Oskar Dawicki (b. 1971 in Poland) was educated as a pain­ter, but he quickly broadened his scope of interest onto per­for­mance, video works, photography, documen­tation and, finally, objects and instal­lations. All of his works have a post-​conceptual charac­ter and emanate a sligh­tly grotesque, ironic and even absurd aura. The self-​reflection over his own institutional status as a con­tem­porary artist is tigh­tly inter­woven with reflec­tion on his own iden­tity, or rather on its trans­itoriness, conven­tionality, and weakness. 


The primary medium in which Aneta Grzeszykow­ska (b. 1974 in Poland) works is photography. However, she treats it instrumen­tally, as a tool for the realization of advan­ced, artistic and ontological exer­cises, emphasizing the per­for­mative dimen­sion of her activities. The artist is interested in the role photography plays in creating and documen­ting a per­sonal iden­tity. The motifs which she obses­sively returns to in her works are absence, invisibility, disap­pearing, and the con­fron­tation of body and thought with non-​existence.  


Peter Puklus (b. 1980) lives and works in Budapest, and is now finishing his doctoral studies in photography at MOME. He is among a generation of artists for whom photography isn’t taken as a straight­for­ward medium, but a tool bogged down by a trail of cul­tural, artistic, com­mer­cial and political associations and cor­relations. Puklus primarily operates in his immediate environ­ment and his basic medium of expres­sion is the outwar­dly clas­sic tech­nique of studio photography. The objects col­lec­ted and con­struc­ted specifically for the pur­pose of his photos often take on a second life as individual works, sculp­tures or instal­lations in their own right.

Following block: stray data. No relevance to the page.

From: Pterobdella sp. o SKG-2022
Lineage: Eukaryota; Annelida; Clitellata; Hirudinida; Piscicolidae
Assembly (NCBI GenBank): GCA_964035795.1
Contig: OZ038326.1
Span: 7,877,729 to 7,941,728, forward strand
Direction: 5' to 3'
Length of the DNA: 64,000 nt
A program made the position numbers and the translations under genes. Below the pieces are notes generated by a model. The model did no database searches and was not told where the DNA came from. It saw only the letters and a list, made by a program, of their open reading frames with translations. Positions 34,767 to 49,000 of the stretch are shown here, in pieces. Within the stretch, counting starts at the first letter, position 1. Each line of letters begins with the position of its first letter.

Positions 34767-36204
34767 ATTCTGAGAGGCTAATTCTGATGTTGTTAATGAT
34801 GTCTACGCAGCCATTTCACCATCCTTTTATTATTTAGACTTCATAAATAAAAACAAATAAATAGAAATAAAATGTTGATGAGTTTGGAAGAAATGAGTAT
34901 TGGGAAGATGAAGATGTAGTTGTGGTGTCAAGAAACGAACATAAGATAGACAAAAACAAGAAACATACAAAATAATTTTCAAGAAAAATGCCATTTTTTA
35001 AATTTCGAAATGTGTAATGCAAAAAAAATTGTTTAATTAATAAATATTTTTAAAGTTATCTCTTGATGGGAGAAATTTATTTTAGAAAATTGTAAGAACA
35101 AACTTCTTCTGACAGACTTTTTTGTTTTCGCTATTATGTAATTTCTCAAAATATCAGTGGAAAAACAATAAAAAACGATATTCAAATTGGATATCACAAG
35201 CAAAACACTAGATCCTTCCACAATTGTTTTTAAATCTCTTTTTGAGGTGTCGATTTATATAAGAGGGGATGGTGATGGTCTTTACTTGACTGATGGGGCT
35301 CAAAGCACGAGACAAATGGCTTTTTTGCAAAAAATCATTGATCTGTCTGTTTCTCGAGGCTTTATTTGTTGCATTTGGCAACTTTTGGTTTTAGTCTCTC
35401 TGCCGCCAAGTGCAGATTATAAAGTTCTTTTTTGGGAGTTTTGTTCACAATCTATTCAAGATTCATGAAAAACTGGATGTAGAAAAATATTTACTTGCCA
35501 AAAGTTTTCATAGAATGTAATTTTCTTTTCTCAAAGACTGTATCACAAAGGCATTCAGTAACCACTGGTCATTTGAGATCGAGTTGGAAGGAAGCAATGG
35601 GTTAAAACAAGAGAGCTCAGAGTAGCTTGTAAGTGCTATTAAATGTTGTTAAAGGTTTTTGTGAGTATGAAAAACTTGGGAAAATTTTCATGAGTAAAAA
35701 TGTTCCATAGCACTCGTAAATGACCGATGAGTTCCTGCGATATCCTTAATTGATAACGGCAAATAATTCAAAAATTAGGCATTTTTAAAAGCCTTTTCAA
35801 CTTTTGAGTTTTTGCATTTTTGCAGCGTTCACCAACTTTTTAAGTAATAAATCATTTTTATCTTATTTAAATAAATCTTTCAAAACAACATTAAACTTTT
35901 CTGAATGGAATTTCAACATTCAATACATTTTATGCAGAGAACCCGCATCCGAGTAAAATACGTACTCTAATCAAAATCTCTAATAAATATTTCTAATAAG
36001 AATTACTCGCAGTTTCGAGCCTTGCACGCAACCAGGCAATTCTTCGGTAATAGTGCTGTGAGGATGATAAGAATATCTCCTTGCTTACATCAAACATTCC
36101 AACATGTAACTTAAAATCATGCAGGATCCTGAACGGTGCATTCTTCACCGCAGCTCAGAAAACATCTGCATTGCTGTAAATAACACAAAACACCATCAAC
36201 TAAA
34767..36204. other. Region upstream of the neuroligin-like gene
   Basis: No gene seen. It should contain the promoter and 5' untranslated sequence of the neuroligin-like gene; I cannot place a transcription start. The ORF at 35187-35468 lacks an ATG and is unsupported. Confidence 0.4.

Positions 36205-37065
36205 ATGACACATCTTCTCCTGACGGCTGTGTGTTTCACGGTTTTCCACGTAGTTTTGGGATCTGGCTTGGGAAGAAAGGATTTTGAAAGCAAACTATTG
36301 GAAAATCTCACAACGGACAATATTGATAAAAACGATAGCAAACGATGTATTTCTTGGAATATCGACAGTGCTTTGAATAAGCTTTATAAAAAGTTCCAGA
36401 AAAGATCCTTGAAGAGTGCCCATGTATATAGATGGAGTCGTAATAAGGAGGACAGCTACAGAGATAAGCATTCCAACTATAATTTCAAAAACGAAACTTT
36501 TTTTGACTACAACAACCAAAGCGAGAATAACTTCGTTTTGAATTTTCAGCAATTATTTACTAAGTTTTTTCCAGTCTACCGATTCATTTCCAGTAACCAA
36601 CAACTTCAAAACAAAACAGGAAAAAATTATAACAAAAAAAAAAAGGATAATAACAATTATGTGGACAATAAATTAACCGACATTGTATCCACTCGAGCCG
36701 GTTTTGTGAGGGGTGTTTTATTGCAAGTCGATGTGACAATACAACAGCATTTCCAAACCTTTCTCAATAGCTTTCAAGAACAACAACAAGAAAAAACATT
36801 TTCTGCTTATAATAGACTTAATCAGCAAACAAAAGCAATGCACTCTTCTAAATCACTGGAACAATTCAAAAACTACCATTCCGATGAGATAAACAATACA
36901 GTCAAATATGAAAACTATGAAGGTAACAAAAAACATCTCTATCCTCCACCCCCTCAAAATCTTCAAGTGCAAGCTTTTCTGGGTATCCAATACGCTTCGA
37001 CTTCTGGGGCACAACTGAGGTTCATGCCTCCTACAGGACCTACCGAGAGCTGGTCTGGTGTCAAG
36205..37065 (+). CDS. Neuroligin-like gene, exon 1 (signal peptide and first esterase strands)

Zofia Rydet (1911-1997) is one of the most prominent charac­ters in Polish photography. From 1978 for almost the rest of her creative life she worked on her most significant artistic achievement, “Sociological Record”, a monumen­tal record of man and society, enc­losed in dozens of thousands of negatives, and taken individually across a number of regions in Poland and abroad, such as Douchy in France and New York. Her work can be found amongst the most impor­tant Polish col­lec­tions, as well as the Museum of Modern Art in New York, the Centre Geo­r­ges Pom­pidou in Paris, The Museum of Modern Art in Kioto, and many others.

Oskar Dawicki, Desecrator's Gymnastics, 2013

Aneta Grzeszykowska, Negative Make-Up, 2016

Aneta Grzeszykowska, FRAU (Birgitt Jürgenssen), 2011/2015

Peter Puklus, Golden Decadence, 2013.

Peter Puklus, Nude dancing with cardboard sheets IV, 2014

Zofia Rydet, from the Sociological Record cycle, 1979





Karl-Farkas-Gasse 19
A – 1030 Vienna


booth E34